People can get up close and personal with dozens of life-like animals at Landmark Entertainment's virtual zoo. (Photo: Syd Mead/Landmark Entertainment Group)
Seeing animals up close, especially species you might never have the chance to see in the wild, is exhilarating. The feeling people get from that kind of close contact with lions, polar bears and whales is the reason why zoos and other facilities stay in business.
And yet, animal rights groups and the public have voiced a growing concern about the welfare of captive animals as well as the ethical implications behind breeding animals or removing individuals from the wild to live in captivity — especially when many zoos aren’t able to provide adequate habitats for all the species in their care.
Public relations disasters like the Copenhagen zoo euthanizing a healthy baby giraffe, vocal campaigns to transfer lonely or sick elephants to sanctuaries, and the deaths of animals that were shipped across the country haven’t helped.
Zoo advocates counter those concerns with well-funded conservation programs that help protect vital habitats for endangered species, education programs for youth, and the ability to take in abused or neglected animals previously owned by private citizens or roadside zoos.
With all the pros and cons that come with zoos, one company is thinking outside the box. How can a zoo keep the sense of wonder people experience when they see live animals without keeping an ark’s worth of species in one facility? The Landmark Entertainment Group’s answer is virtual zoos.The company, known for its work on “Jurassic Park: The Ride,” “Kongfrontation” and “The Amazing Adventures of Spiderman 5D” at Universal Studios, is building a new project in China that will feature a virtual zoo, a virtual aquarium, an interactive museum and a digital art gallery — and the group is doing it all with no live animals.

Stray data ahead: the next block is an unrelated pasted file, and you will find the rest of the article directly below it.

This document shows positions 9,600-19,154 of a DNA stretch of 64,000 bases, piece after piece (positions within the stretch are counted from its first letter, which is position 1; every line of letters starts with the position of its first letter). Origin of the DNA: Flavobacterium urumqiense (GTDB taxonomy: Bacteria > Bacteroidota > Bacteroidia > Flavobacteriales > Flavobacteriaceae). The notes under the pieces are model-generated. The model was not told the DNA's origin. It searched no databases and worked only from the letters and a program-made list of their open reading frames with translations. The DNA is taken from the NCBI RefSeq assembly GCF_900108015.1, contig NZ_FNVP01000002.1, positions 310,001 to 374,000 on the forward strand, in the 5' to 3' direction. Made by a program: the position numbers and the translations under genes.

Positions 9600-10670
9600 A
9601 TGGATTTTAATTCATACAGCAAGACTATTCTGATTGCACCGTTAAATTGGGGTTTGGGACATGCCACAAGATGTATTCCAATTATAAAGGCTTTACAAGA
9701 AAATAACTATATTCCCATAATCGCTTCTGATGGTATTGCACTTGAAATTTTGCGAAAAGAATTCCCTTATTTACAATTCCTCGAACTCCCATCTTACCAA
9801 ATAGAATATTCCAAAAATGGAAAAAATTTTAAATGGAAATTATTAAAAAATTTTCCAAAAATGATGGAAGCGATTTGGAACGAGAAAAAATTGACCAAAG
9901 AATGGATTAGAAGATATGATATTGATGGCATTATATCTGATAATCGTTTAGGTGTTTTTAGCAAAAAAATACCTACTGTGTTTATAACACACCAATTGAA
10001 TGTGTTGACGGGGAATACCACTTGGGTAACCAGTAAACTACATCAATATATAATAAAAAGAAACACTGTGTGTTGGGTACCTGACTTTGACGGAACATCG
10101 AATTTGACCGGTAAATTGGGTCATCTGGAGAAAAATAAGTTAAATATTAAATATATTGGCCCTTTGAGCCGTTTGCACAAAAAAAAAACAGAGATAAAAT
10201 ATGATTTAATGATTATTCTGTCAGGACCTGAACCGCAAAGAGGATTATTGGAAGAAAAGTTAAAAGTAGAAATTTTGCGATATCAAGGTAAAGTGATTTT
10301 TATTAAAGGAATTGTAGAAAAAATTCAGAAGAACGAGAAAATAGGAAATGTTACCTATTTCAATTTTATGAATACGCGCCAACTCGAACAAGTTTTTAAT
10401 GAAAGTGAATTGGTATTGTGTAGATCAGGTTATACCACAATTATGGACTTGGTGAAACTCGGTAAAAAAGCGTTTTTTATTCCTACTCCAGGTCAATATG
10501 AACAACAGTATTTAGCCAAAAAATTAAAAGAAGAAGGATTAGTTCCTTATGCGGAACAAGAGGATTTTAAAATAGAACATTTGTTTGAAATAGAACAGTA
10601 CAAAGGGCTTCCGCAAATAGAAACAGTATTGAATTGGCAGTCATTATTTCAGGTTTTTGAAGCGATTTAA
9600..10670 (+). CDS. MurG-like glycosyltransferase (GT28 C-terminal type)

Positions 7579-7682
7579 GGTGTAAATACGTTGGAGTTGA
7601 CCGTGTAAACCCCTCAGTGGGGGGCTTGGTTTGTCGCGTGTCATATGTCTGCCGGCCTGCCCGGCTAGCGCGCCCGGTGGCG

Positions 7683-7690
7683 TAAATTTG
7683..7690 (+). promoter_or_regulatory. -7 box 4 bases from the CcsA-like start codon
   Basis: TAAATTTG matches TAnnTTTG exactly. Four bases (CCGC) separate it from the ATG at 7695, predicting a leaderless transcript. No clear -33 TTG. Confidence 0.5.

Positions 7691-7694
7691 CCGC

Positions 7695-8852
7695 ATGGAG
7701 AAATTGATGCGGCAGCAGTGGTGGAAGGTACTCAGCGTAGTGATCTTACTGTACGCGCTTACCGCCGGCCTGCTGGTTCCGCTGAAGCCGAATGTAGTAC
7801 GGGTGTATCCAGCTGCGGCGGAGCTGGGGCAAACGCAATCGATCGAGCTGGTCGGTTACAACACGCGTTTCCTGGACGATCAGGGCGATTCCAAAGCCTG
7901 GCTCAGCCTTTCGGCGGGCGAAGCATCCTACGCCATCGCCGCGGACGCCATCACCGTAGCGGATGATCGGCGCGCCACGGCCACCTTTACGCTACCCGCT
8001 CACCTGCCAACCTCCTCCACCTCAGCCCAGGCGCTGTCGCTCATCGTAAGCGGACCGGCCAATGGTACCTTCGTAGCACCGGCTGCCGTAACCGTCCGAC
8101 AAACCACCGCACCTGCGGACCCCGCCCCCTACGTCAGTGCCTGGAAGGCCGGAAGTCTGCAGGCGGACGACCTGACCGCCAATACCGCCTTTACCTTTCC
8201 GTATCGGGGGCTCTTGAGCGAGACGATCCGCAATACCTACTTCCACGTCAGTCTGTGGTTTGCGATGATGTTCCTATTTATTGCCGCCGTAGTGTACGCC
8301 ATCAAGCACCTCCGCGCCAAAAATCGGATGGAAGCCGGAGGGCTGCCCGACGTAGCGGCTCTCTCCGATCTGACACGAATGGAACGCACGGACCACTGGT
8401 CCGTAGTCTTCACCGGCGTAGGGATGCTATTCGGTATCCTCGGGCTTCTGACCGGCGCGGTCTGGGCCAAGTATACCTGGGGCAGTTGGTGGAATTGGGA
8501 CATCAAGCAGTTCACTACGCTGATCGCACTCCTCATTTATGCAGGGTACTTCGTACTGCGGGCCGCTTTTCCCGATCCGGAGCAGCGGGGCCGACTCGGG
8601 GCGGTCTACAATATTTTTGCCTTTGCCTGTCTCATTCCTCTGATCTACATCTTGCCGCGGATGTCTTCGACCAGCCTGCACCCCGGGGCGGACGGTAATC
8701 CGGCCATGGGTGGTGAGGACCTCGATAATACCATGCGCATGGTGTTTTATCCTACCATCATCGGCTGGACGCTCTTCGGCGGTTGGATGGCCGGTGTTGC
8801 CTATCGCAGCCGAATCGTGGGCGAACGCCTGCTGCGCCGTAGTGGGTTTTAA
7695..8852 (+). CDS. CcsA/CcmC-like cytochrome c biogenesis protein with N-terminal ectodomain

Landmark's proposed virtual zoo is set to open in China within 12 to 18 months. (Photo: Syd Mead/Landmark Entertainment Group)
Could all the wonder that people feel when seeing live animals be replicated with modern technology? It’s possible. Especially when you consider that animals could be shown engaging in interesting activities like hunting or playing rather than napping inside an enclosure.
What will animal rights organizations that have campaigned against captive animals think? Tony Christopher, CEO and the founder or Landmark, told Mashable about PETA’s reaction, “PETA saw an early presentation of the virtual zoo and they loved it.” He continued, "I believe that it isn’t politically correct to have animals in a zoo."
Thanks to the flexibility of virtual reality, kids won’t be limited to viewing existing species. They will be able to visit faraway places and even meet creatures that have long been extinct.
“With virtual reality, we can put you in the African savannah or fly you into outer space,” said Christopher. “This completely changes the idea of an old-fashioned museum by allowing kids to experience prehistoric dinosaurs or legendary creatures as we develop new experiences that keep them coming back for more. We’ll combine education and entertainment into one destination that’s always evolving.”
According to The Hollywood Reporter, the company hopes to break ground within the next 12 to 18 months in China.